Evans knows what he has to do to win on Saturday night. He needs to get inside of Jones’ long strikes, whether by pressing the action or slipping and countering. The former will force Jones to fight while moving backwards. That is a tough way for anyone to win because it is nearly impossible to throw any sort of strike with authority (unless your name is Chuck Liddell) while retreating. The latter opens the door for Evans’ overhand right, one of the most effective weapons against taller fighters and also his money punch.
Evans also needs to try and bait Jones into over committing on his power shots. Taunts will help with that. These guys don’t like each other. If Evans is having some success on the feet and starts to taunt Jones, the champion will likely react by swinging for the fences. That opens the door for Evans to change levels and get the fight to the ground.
Once on the ground, Evans can really do damage. Opponents don’t easily escape Evans’ top control, so he will be able to wear down the champion and curry favor with the judges, once he scores a takedown. That will be big because Jones isn’t used to fighting from behind.
If I was cornering Evans, I don’t think I would want him to spend much time in the clinch with Jones. Sure, that is a great position to sap some energy from an opponent. But Jones is likely the better Greco guy, so it may allow him to score a throw-style takedown. I don’t know if he can do that to Evans. But nobody else has been able to do much to prevent it in the past.
I would only advise fighting in the clinch if Evans was confident about the position due to their training history together. These guys know in the back of their minds who the better clinch fighter is. For that matter, they know who is the better striker, wrestler, Monopoly player and just about everything else.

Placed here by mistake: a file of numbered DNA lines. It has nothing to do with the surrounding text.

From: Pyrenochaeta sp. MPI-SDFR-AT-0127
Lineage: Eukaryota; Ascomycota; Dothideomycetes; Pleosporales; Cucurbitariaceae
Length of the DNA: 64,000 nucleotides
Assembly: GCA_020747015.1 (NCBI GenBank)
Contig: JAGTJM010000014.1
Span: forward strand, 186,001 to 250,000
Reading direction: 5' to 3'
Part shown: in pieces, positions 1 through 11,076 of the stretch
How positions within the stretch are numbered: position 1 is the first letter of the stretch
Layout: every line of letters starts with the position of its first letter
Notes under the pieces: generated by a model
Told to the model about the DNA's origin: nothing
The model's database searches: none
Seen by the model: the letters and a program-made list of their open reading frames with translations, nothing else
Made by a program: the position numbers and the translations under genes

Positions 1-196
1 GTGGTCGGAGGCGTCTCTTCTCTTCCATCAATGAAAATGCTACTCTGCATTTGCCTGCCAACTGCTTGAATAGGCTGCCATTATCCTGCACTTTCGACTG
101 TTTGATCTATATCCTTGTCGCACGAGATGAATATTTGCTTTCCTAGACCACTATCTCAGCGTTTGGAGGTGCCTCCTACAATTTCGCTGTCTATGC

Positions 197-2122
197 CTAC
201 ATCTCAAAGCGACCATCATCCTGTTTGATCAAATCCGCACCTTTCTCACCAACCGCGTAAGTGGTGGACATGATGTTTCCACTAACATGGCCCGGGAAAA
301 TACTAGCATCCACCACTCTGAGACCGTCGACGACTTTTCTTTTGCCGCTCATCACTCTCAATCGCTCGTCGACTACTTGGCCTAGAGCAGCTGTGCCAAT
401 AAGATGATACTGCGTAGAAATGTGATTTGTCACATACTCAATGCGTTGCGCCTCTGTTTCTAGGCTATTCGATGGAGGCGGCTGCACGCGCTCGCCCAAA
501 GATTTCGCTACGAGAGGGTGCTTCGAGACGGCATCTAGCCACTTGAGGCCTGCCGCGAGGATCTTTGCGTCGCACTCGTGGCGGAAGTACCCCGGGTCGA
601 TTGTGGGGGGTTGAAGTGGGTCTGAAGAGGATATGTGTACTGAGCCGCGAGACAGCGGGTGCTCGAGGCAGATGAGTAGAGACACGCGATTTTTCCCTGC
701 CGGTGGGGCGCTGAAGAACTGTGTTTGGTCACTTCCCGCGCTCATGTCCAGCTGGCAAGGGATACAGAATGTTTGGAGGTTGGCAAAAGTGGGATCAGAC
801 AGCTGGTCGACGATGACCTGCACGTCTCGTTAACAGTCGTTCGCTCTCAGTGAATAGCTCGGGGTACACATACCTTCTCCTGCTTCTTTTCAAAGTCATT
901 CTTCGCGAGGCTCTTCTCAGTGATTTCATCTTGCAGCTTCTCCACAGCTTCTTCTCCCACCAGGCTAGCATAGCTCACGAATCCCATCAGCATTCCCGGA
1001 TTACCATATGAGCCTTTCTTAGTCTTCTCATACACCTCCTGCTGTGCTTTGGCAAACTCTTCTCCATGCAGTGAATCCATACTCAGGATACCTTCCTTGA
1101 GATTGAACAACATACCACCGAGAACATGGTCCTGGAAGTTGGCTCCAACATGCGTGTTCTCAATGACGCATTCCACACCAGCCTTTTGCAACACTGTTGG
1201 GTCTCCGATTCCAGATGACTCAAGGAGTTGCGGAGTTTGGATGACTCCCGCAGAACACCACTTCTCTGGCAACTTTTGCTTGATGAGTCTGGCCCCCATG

The fact that Evans has campaigned so hard for this fight suggests to me that he truly believes that he will win on Saturday night. Unless he is totally delusional, that confidence has to be the result of their sparring sessions, which, again, is noteworthy data.
Will Evans pull it off? I don’t know. I think the Evans of the past – the ultra-confident homerun hitter who feasted on foes with his unbelievably fast fists – has the best chance to defeat Jones. The problem is I don’t think that Evans exists any more. We haven’t seen him since his loss to Lyoto Machida. Every time Evans faces someone with any kind of fistic power, it seems as if he is wondering if the knockout punch is just moments away.
Luckily for Evans, Jones doesn’t have true one-punch knockout power. If he does, we certainly haven’t seen it yet. Maybe the Evans of old will resurface. Maybe, just maybe, it will be the same Rashad Evans who obliterated Liddell and destroyed Forrest Griffin.
If that guy truly doesn’t exist anymore, then Evans needs to do just what he has done in basically each fight since losing to Machida – use calculated strikes to set up takedowns and control the action from the ground. I don’t know if he can take down Jon Jones, but I certainly wouldn’t put it past him. Not by a mile.
At the end of the day, I think this fight is much closer than most believe. He certainly has a much better chance than the massive betting line suggests. If I had to pick a winner, my gut leans towards Jones, but for some reason, my head leans towards Evans.
How is that for sitting on the fence?
• 32 years old
• 5’11, 205 lbs
• 74.5-inch reach
• 22-1-1 overall
• 4-1 in last 5 fights
• 8-1-1 in last 10 fights
• 4-1-1 against 5 current or former UFC champions
• 41.7% of UFC wins by TKO/KO
• 58.3% of UFC wins by decision
• No UFC wins by submission
• Lone professional loss by knockout
• Former UFC light heavyweight champion
• 147-day reign as champion; no successful title defenses
• Former heavyweight winner on The Ultimate Fighter
• Fight of the Night (TKO2 over Tito Ortiz at UFC 133)
• Fight of the Night (TKO3 over Forrest Griffin to win UFC light heavyweight championship at UFC 92)
• Knockout of the Night (KO2 over Chuck Liddell at UFC 88)
• Knockout of the Night (KO2 over Sean Salmon at UFC Fight Night: Evans vs Salmon)
• Current layoff is 84 days
• Longest layoff of career is 434 days